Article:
We recently found out that the stock trading app Robinhood is facing more than 30 lawsuits because of the restrictions set on several stocks. More than 30 parties across 10 states have filed a lawsuit against the company. They allege that users lost millions of dollars because of the restrictions of shares like GameStop and AMC Theatres.
During the freeze, the Robinhood users were not able to trade on several stocks. Here are a few examples: GameStop ($GME) as well as AMC ($AMC), BlackBerry ($BB), Bed Bath & Beyond ($BBBY), and Nokia ($NOK). Later, the company published an article to justify the actions. They called it a “risk-management decision” undertaken in the face of “extraordinary circumstances”. Also, the company said the restrictions were necessary to meet requirements.
Most of the app users didn’t accept the explanation, so they decided to take them to court. One user by the name of Brendon Nelson filed the first lawsuit in New York state. He accused Robinhood of negligence and breaching of contract and its fiduciary duty. Then other suits followed. New Jersey, California, Texas, Florida, and other states.
One demand was that courts have to force Robinhood to reinstate full access to the trading GameStop stock. Also, the company has to pay financial damages for any users who were not able to trade GameStop stocks during the freeze.
However, the users are not the only ones unhappy with Robinhood’s decision. Rep. Alexandria Ocasio-Cortez and others are calling to investigate the company.
This is unacceptable.— Alexandria Ocasio-Cortez (@AOC) January 28, 2021
We now need to know more about @RobinhoodApp’s decision to block retail investors from purchasing stock while hedge funds are freely able to trade the stock as they see fit.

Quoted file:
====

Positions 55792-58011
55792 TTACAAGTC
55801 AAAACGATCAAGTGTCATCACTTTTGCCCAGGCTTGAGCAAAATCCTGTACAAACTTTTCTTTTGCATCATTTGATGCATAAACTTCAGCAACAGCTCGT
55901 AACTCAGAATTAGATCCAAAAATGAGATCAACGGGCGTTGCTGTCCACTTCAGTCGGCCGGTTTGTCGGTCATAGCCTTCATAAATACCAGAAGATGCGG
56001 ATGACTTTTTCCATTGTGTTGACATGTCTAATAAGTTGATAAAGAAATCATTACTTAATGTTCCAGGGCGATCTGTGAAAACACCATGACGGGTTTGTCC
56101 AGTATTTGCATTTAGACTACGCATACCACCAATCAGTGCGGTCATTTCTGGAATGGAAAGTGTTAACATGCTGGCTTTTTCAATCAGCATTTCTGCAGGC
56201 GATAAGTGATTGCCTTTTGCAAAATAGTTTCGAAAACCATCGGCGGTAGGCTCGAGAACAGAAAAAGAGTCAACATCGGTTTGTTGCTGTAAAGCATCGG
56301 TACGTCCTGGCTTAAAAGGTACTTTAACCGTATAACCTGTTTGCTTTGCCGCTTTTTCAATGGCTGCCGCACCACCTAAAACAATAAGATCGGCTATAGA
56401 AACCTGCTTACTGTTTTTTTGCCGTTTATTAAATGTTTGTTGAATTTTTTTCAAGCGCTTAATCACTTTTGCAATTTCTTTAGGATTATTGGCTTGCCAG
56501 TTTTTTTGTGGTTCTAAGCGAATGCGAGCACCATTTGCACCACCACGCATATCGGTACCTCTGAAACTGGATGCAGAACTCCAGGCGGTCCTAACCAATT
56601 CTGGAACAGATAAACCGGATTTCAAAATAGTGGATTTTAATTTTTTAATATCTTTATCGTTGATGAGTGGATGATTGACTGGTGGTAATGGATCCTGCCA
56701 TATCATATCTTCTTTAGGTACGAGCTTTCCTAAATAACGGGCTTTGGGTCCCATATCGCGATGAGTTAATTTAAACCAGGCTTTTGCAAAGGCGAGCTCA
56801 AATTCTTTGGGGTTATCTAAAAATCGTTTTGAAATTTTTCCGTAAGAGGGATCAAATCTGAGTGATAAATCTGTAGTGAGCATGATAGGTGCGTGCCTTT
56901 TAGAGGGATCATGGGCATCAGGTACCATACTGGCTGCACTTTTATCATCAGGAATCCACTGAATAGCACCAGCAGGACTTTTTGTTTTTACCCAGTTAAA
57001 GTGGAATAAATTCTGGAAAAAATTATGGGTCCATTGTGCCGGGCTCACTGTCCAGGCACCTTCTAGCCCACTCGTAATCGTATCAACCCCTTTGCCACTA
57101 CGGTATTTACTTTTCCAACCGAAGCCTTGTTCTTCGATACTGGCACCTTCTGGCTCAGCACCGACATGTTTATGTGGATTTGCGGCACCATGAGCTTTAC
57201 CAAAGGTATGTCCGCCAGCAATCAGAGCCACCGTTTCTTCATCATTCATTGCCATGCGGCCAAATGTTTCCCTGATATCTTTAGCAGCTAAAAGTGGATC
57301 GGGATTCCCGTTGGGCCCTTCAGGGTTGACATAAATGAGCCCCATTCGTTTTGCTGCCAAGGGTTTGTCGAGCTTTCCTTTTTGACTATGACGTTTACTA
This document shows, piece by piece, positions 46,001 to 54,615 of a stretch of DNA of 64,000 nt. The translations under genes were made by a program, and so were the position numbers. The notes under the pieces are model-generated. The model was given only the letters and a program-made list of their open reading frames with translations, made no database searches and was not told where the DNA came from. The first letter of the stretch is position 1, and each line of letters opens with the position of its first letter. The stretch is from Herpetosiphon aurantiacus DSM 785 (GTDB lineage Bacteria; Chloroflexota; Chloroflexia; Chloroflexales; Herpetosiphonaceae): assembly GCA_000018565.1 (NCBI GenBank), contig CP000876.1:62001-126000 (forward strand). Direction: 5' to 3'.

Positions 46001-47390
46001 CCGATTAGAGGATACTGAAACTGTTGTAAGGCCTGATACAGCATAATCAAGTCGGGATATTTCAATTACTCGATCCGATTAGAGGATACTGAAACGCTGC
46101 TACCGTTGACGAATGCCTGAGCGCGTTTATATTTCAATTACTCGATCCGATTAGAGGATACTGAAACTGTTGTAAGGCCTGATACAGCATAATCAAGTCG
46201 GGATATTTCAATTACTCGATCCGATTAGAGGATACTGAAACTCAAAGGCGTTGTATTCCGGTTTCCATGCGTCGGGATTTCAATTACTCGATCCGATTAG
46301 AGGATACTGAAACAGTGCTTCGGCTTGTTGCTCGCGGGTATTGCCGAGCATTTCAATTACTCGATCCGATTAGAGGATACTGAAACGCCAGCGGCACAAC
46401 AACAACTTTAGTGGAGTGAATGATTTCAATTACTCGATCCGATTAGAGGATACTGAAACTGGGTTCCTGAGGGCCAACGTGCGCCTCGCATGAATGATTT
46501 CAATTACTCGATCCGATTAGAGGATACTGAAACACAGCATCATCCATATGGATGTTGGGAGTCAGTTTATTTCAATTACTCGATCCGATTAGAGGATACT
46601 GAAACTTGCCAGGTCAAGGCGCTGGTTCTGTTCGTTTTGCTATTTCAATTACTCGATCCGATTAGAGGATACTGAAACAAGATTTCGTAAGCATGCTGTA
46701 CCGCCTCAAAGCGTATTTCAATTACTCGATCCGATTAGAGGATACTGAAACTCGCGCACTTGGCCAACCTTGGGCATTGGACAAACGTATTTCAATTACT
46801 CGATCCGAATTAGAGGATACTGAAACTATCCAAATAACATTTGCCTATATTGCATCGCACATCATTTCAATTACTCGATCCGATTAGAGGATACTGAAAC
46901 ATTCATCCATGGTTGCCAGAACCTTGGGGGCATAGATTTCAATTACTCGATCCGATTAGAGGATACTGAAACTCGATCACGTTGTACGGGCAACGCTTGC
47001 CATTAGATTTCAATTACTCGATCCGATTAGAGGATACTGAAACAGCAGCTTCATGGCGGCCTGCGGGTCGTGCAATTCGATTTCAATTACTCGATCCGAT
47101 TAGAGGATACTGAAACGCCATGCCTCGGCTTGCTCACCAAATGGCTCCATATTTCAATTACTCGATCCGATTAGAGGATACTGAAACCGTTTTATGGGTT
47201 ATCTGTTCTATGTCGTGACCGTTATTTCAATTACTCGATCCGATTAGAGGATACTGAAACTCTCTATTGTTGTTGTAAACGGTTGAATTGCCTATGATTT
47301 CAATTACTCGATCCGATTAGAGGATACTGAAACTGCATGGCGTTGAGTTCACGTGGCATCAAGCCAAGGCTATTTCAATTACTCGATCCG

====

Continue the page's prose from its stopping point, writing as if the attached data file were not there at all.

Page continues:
As a member of the Financial Services Cmte, I’d support a hearing if necessary. https://t.co/4Qyrolgzyt
As a result, on February 18th, the CEO of the company, Vladimir Tenev is expected to testify in front of the House Financial Services Committee.
Who is Vladimir Tenev
Vlad Tenev, 35, is the co-founder and co-CEO of Robinhood. He is married to Celina Tenev, who went to Stanford University for four years at the School of Medicine.
Born in Bulgaria, Vlad migrated to America with his parents when he was 5 years old. He grew up in Washington D.C. and studied mathematics at Stanford University. He went on to UCLA to earn a Ph.D. in mathematics but later dropped out.
Although both of Tenev’s parents worked for the World Bank, the young enterprising mathematician opted instead for entrepreneurship.
So in 2013, together with his friend Baiju Bhatt, they founded Robinhood. The company had two key goals: no commissions and no minimum balances.
How does Robinhood make money?
Robinhood provides commission-free access to the stock markets via their mobile app and website. That means that anyone can invest anywhere, anytime, and with any amount. You can easily trade stocks, options, ETFs, and cryptocurrency for free.
If everything is free, how does the company make a profit?
Robinhood generates significant income from payments for order flow (PFOF) just like any other retail brokerage firm. This is a controversial practice where a brokerage firm gets compensation and benefits for directing orders to third parties or market makers (like knight capital & Citidel) for execution.
The market makers make their profit on spreads. For example, stock A is quoted $20(bid):$20.1(ask). The market maker will try to buy at $20, and sell at $20.1, and they will send part of the $0.1 profit back to the discount brokers for sending the orders their way. This is called payment for order flow.